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Taiwan’s quest for meaningful participation in the International Civil Aviation Organization (ICAO) Aug , 2010
A. Foreword

Pursuant to the Convention on International Civil Aviation (the Convention) signed in 1944, ICAO was founded on the belief that “the future development of international civil aviation can greatly help to create and preserve friendship and understanding among the nations and peoples of the world.” Through the formulation of and amendments to the Standards and Recommended Practices (SARPS), ICAO hopes that “international civil aviation may be developed in a safe and orderly manner.” Accordingly, ICAO promotes the development of international civil aviation on the basis of equality of opportunity and harmony, and seeks to expand international air transportation and services under the principle of universality.

In a globalized world, civil aviation plays a pivotal role in promoting cultural exchange, business, trade and tourism. As an active member in the international trade network, Taiwan works extensively with other members of the world community. However, Taiwan’s exclusion from ICAO’s efforts to promote international civil aviation development and services has created a gap in the global aviation network, adversely affecting the aviation safety and convenience of all passengers. To bridge this gap, ICAO should include Taiwan in its meetings, mechanisms and activities.

B. Taiwan’s participation in ICAO is essential for ensuring international aviation safety

1. As a key transport hub in the East Asian region, Taiwan is an indispensable part of the international civil aviation network.

The Taipei Flight Information Region (Taipei FIR) under the jurisdiction of the civil aeronautic authorities of the Republic of China (Taiwan) serves dozens of domestic and international airliners which, in total, operate more than one million flights and carry over 40 million passengers every year. However, Taiwan has been excluded from ICAO since 1971 for political reasons, which makes it impossible to contact ICAO for up-to-date information on aviation standards and norms.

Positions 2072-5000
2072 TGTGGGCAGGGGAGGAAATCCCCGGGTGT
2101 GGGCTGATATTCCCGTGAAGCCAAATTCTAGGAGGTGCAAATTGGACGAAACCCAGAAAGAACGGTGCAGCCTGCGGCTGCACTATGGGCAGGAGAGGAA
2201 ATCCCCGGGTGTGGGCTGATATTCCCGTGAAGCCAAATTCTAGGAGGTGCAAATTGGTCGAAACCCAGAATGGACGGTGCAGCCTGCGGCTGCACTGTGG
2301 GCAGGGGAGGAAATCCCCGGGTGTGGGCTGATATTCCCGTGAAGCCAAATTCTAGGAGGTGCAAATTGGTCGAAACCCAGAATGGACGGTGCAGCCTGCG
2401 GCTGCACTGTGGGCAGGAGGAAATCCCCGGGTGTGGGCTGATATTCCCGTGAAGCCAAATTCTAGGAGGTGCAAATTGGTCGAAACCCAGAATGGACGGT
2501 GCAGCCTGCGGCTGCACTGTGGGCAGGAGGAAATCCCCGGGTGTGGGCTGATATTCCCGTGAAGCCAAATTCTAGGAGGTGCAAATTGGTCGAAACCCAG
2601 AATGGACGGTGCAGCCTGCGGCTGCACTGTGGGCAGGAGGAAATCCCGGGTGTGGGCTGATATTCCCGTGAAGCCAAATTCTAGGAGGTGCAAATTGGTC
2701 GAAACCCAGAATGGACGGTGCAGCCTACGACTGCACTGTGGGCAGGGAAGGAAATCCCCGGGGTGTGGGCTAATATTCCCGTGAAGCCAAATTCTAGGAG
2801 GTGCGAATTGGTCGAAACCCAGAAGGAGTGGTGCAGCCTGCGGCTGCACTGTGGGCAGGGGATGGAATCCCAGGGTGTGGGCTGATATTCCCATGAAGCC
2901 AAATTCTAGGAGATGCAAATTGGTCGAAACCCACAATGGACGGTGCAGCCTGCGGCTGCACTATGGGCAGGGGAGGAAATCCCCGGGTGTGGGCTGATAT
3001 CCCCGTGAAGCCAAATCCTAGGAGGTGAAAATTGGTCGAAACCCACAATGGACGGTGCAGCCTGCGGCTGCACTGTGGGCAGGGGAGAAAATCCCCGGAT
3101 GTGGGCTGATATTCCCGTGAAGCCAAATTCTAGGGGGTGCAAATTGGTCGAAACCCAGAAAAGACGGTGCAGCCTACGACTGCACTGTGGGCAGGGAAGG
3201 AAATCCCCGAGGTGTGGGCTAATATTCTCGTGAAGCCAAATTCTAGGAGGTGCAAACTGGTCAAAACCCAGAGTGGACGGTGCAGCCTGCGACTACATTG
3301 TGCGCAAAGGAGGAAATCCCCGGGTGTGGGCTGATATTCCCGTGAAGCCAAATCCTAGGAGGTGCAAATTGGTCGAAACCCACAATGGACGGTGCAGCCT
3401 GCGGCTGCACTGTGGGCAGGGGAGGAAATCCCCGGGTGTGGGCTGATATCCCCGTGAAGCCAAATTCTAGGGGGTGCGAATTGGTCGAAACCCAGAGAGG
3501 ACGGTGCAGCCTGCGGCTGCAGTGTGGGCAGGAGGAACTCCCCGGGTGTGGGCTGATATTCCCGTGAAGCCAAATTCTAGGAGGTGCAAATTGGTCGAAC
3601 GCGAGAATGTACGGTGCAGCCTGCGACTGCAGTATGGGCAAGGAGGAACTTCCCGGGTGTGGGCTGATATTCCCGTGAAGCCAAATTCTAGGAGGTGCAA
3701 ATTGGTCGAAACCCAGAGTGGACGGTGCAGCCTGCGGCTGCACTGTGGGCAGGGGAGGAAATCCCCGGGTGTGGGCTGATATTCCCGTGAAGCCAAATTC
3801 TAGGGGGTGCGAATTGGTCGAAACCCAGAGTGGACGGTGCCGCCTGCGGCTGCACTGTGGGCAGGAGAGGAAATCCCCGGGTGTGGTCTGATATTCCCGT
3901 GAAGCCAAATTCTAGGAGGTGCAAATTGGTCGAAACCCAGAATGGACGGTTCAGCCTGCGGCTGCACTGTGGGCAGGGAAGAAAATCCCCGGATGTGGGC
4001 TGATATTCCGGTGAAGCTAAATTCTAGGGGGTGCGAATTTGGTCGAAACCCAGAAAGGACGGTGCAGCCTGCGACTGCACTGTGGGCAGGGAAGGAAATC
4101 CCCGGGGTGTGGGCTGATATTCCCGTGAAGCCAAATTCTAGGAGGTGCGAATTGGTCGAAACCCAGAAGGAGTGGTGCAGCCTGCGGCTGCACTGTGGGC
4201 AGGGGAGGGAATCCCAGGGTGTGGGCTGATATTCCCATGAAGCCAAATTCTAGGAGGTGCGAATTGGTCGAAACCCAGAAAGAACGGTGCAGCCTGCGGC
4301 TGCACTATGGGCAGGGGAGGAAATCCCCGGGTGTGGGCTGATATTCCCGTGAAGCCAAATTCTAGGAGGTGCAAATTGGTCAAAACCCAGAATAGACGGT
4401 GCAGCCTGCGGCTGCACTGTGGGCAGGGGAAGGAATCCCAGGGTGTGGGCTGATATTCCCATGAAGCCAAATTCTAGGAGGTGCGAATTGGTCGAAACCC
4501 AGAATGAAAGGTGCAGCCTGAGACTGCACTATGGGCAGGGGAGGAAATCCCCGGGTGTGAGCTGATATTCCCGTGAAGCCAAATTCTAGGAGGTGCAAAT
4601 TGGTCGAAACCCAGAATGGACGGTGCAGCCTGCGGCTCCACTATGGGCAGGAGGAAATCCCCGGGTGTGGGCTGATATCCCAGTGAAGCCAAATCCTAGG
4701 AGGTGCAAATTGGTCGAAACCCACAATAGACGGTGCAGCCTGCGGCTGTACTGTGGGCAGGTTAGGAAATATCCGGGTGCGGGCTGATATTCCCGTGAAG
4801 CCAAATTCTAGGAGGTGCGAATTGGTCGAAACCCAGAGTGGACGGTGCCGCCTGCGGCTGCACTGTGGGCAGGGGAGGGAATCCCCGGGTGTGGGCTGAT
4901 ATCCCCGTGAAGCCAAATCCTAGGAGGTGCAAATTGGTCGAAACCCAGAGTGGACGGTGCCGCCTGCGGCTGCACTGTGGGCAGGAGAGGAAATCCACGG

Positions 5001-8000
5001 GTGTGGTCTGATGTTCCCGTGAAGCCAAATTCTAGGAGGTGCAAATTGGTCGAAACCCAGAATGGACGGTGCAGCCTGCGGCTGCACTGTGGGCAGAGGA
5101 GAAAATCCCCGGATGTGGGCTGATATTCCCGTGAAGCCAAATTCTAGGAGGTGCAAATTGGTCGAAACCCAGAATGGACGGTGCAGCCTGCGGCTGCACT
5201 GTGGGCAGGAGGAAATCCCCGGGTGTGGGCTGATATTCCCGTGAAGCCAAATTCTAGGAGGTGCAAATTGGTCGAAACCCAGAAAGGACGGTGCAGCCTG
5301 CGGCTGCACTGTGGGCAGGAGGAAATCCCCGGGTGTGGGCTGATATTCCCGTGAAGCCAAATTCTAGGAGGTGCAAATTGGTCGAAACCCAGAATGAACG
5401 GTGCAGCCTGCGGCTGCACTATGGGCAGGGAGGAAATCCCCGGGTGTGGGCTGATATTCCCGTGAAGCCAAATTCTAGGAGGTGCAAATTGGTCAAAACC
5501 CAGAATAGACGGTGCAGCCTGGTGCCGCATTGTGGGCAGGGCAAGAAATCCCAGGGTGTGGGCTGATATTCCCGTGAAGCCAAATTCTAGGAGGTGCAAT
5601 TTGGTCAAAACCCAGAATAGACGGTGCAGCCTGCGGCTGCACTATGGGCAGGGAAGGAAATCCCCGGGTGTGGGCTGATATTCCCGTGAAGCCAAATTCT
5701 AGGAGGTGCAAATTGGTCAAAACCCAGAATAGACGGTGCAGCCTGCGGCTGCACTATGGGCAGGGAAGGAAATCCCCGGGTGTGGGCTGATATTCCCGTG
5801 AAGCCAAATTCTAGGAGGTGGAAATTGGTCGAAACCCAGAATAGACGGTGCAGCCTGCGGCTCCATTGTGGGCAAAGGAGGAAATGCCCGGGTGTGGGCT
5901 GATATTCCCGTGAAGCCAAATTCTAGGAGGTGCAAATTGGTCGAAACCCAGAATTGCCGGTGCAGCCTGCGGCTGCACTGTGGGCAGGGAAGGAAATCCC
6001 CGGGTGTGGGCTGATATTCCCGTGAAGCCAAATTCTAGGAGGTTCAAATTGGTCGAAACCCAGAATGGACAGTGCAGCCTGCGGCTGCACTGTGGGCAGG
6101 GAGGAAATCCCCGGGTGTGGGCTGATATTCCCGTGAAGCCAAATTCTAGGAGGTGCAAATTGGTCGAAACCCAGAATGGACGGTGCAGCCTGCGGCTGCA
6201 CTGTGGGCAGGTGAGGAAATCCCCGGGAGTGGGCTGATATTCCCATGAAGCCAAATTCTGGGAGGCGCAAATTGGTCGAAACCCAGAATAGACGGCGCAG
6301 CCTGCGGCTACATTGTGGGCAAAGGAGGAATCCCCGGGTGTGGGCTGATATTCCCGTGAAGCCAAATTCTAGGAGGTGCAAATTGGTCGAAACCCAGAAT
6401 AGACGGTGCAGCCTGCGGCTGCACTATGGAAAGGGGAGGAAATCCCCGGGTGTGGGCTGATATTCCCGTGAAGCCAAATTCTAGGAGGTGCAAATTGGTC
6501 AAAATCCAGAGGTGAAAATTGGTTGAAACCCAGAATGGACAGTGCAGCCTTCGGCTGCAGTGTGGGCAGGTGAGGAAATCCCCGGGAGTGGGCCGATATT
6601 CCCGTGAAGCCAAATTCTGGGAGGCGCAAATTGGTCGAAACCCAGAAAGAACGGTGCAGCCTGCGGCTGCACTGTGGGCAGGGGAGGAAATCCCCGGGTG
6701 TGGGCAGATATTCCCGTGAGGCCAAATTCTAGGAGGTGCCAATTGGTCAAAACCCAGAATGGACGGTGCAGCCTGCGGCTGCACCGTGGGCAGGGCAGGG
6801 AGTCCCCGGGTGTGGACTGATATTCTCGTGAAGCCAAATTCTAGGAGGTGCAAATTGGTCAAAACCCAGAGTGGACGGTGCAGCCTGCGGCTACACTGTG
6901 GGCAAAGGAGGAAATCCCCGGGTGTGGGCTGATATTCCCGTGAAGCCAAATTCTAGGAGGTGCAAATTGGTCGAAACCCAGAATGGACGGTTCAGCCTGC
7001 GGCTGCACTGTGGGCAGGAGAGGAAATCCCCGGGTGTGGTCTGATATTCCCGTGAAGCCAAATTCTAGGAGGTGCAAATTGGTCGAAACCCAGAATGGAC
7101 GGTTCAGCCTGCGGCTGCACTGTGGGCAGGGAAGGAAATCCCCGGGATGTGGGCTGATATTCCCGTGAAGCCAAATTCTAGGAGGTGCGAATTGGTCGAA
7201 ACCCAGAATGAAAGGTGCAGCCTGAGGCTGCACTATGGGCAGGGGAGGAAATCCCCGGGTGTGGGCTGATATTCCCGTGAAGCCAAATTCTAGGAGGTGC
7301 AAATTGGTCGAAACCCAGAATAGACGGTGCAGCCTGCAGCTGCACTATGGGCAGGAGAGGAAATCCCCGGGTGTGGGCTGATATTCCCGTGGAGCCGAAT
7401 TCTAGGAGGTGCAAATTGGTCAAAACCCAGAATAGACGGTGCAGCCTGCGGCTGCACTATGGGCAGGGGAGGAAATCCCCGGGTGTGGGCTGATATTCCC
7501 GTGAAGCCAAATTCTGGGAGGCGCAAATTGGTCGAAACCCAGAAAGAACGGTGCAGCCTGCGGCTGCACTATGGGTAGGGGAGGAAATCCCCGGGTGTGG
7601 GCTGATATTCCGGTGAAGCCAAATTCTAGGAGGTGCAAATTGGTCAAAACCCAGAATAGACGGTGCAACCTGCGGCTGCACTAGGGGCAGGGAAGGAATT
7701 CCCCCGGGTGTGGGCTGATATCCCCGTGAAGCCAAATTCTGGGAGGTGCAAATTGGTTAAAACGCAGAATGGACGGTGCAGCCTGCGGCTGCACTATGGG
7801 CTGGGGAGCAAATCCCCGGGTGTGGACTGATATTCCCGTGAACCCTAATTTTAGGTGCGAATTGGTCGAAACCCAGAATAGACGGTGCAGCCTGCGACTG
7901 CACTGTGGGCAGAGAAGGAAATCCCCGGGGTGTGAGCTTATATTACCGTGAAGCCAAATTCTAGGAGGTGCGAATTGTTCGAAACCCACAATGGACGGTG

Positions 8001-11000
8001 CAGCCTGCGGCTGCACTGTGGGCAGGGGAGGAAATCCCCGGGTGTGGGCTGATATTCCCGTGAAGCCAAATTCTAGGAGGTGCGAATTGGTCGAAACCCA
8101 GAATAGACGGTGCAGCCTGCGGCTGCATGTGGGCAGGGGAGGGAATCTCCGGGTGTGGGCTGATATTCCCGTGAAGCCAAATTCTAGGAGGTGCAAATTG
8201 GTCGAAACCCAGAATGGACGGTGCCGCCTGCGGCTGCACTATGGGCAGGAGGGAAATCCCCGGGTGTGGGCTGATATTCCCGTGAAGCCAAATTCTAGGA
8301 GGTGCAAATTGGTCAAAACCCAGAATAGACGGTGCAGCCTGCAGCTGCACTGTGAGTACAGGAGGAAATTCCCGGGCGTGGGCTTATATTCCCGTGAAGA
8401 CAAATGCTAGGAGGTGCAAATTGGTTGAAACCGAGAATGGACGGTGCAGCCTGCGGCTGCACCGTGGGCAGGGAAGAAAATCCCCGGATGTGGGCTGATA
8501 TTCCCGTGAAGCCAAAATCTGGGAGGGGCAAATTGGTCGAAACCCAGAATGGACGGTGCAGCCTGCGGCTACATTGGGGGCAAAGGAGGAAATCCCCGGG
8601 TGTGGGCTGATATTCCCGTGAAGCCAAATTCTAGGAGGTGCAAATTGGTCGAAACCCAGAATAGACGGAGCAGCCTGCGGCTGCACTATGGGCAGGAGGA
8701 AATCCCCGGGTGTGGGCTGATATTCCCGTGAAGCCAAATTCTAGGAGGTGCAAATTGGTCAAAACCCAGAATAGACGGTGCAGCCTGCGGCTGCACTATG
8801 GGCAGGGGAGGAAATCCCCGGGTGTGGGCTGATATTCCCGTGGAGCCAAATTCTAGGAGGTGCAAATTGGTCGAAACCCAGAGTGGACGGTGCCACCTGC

2. Without Taiwan’s participation, international flight plans, regulations and procedures that ICAO formulates will be incomplete and their implementation delayed.

ICAO, with its 190 member states, sets the safety standards for global civil aviation and provides countries around the world with guidelines for formulating their domestic civil aviation laws and regulations. Given the complicated nature of today’s civil aviation system, ICAO should make appropriate arrangements to allow Taiwan to take part in relevant meetings, mechanisms and activities so that it can work with ICAO members to ensure there is no gap or weak link in the global aviation system.

3. Continuing to reject Taiwan is detrimental to international civil aviation safety

Given that it is denied participation in ICAO, Taiwan cannot obtain the latest amendments to international regulations, cannot take part in ICAO activities and cannot receive ICAO technical assistance. As a result, Taiwan has to turn to alternative channels to gather related information and amend the related regulations and procedures accordingly. This has had a negative impact on the government’s administrative efficiency, as well as on the efficacy and competitiveness of Taiwan’s civil aviation industry.

If general security of international civil aviation is to be assured, ICAO should include Taiwan in its work on aviation safety supervision, security audits and aviation security management. ICAO should also invite Taiwan to participate in technical meetings and training courses.

C. Taiwan hopes to participate meaningfully in ICAO and calls for the international community’s attention and support

Aviation safety and security transcends national borders. The Convention of 1944 aimed to foster international cooperation and promote world peace, and ICAO was established to encourage universal participation. As Taiwan’s civil aviation and related services are geographically significant to the development of international aviation, ICAO should invite Taiwan to attend its meetings as an observer, and make appropriate arrangements to involve Taiwan in important mechanisms and activities, such as Public Key Directory (PKD). ICAO must involve Taiwan in order to truly fulfill the Convention’s objective that “international air transport services may be established on the basis of equality of opportunity and operated soundly and economically”.

We call upon the international community to acknowledge the potentially dangerous consequences that Taiwan’s continued exclusion from ICAO could have on international aviation security and we urge ICAO to find ways to let Taiwan participate directly in the international civil aviation system.